This subject has been swirling around in my head for some time now, especially since I’ve been faced with the conundrum several times in the past year: do I pre-order a game or do I wait and just pick it up on release day?
When I was a kid, this was more of an issue. I remember when the Legend of Zelda: Majora’s Mask came out back in October of 2000. I’d been following the release for months and gladly put down my five dollars at my local EBGames (run then, as it is now, by a good friend of mine). Turns out, I was lucky to have done this. The game was sold out and if I hadn’t pre-ordered, I wouldn’t have been able to take a copy home for at least a week. This is a long time, especially to a kid who is exceptionally excited to play a game they’ve been waiting on.
Now, though, we have the Internet. I can buy a game on launch day and have the exact same experience everyone else is having without needing to pay the publisher a single cent in advance. I, for one, am pleased with this advent.
This is especially true as “collector’s editions” no longer are all that special due to the number of units produced. I don’t believe they are worth the asking price. In addition, they usually float around long after launch, my local Walmart still has some of the Destiny collectors editions, for example.
Also the offers become more and more ludicrous as time goes on. Some companies are far more guilty of this than others. And what do you know, Ubisoft is one of the worst offenders I can think of. Not only do they offer insane things for insane prices, but are also a bunch of filthy, scummy liars on top of it.
Case in point: late last year, the finalized versions of the Assassin’s Creed: Unity collector’s editions were announced. In addition to a bunch of day-one DLC, you received a coffee table book, some other memorabilia, and Arno’s “iconic” pocket watch.
It’s important to note that we had no idea what was so special about this watch, only Ubisoft’s assure it was important to the arc of the character. But it was far too soon to use the word iconic. It will always be too soon to use the word. Sure, the watch factors in to the story and he cares about it but it’s hardly iconic.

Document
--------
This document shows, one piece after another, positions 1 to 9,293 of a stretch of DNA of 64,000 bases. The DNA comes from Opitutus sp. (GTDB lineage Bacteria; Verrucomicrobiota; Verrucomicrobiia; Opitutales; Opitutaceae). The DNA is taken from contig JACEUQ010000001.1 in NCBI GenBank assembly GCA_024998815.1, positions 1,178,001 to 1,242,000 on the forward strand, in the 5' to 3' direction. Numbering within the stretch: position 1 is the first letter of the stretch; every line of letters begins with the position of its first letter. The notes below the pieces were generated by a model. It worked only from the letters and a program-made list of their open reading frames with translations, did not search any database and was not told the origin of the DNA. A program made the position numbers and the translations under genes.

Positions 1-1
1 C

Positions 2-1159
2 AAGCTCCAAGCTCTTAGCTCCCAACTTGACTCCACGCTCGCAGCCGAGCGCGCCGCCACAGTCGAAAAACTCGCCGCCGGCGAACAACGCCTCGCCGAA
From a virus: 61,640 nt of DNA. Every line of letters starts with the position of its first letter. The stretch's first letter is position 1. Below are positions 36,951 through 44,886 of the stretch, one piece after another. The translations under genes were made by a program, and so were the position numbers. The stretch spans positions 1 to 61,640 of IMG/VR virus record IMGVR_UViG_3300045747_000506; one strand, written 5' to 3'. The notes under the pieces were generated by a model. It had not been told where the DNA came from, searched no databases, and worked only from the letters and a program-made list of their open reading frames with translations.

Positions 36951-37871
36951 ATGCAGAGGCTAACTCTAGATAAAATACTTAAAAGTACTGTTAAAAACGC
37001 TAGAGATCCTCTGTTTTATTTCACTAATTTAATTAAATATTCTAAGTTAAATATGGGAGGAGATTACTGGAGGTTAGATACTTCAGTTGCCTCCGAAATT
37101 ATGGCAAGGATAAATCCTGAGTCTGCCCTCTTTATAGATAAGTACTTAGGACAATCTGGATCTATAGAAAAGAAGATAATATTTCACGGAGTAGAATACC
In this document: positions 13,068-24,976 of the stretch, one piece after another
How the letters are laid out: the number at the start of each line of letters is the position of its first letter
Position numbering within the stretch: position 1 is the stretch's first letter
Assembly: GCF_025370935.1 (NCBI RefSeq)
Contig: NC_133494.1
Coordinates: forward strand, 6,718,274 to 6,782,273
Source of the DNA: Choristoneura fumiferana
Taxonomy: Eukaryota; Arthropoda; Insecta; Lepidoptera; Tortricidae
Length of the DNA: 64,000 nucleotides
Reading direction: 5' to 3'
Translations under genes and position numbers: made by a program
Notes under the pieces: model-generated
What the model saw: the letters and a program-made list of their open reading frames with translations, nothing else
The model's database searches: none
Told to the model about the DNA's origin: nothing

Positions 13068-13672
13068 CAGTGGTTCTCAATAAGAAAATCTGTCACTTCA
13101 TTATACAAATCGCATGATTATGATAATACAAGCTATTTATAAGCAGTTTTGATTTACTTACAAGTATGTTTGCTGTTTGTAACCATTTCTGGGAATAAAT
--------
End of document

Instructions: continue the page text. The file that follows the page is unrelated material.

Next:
You also received the DLC if you pre-ordered the game online or in any other fashion. This soon turned out to be a terrible reason for giving Ubisoft your money as the Unity train slid off the rails, through the town and crashed into a home for orphaned kittens. Everyone got the DLC for free, including the now released (and exceptionally terrible) Dead King’s DLC.
On top of this, it was made known that, by pre-ordering Assassin’s Creed: Rogue you would also get the Fort De Sable mission pack which gave you access to some new armor, sails and weapons for Shay and his ship, the Morrigan. I thought that was a half-decent reason to pre-order. No MacGuffins, nothing unreasonable. But I still hesitated and ultimately reasoned it wasn’t worth giving EB my five dollars. And I turned out to be right as everyone was given the DLC on disc.
And, as if that wasn’t enough, both games are (of course) available on the digital marketplace, making pre-ordering a silly idea. Though, it doesn’t stop Ubisoft and other companies from asking you to pre-order digital copies either, but that’s just silliness bordering on stupidity.
All this boils down to a few important points. First, there is no earthly reason to pre-order the basic copy of the game. All you do when you pay your five dollars is give the company the satisfaction of having made a sale before the game is even ready to be released. This guarantees success before a game even has a chance to fail. This harms the industry as a whole because, regardless of what plays and critics think, a publisher or dev team can go back to their board and say “Look! We’ve already moved a million units! Please green-light a sequel!”
And let’s face it, the games industry is in love with sequels and remakes right now. If the games industry was the film industry, Ubisoft would be Michael Bay. And some games? They need to fail. It’s what forces development teams to go back to the drawing board. It forces them to create or die.
Also, don’t count on that exclusive DLC remaining exclusive. Extra options like DLC are the first bargaining chip a company has when they need to backtrack or make an apology to avert a PR disaster. Ubisoft, again, is the poster-child for this.
In short, it’s your money. Spend it wisely. When you pre-order, you are getting what is tantamount to an IOU from a company that may not even meet the expectations they’ve set for themselves in-house or among the player base. Make the company work for their dollar. Don’t let your money become their money until you have your copy safe and secure in your hands. This isn’t the year 2000 anymore, there’s no such thing as a software “sell out”, as much as EB and the publishing houses would like you to believe there is.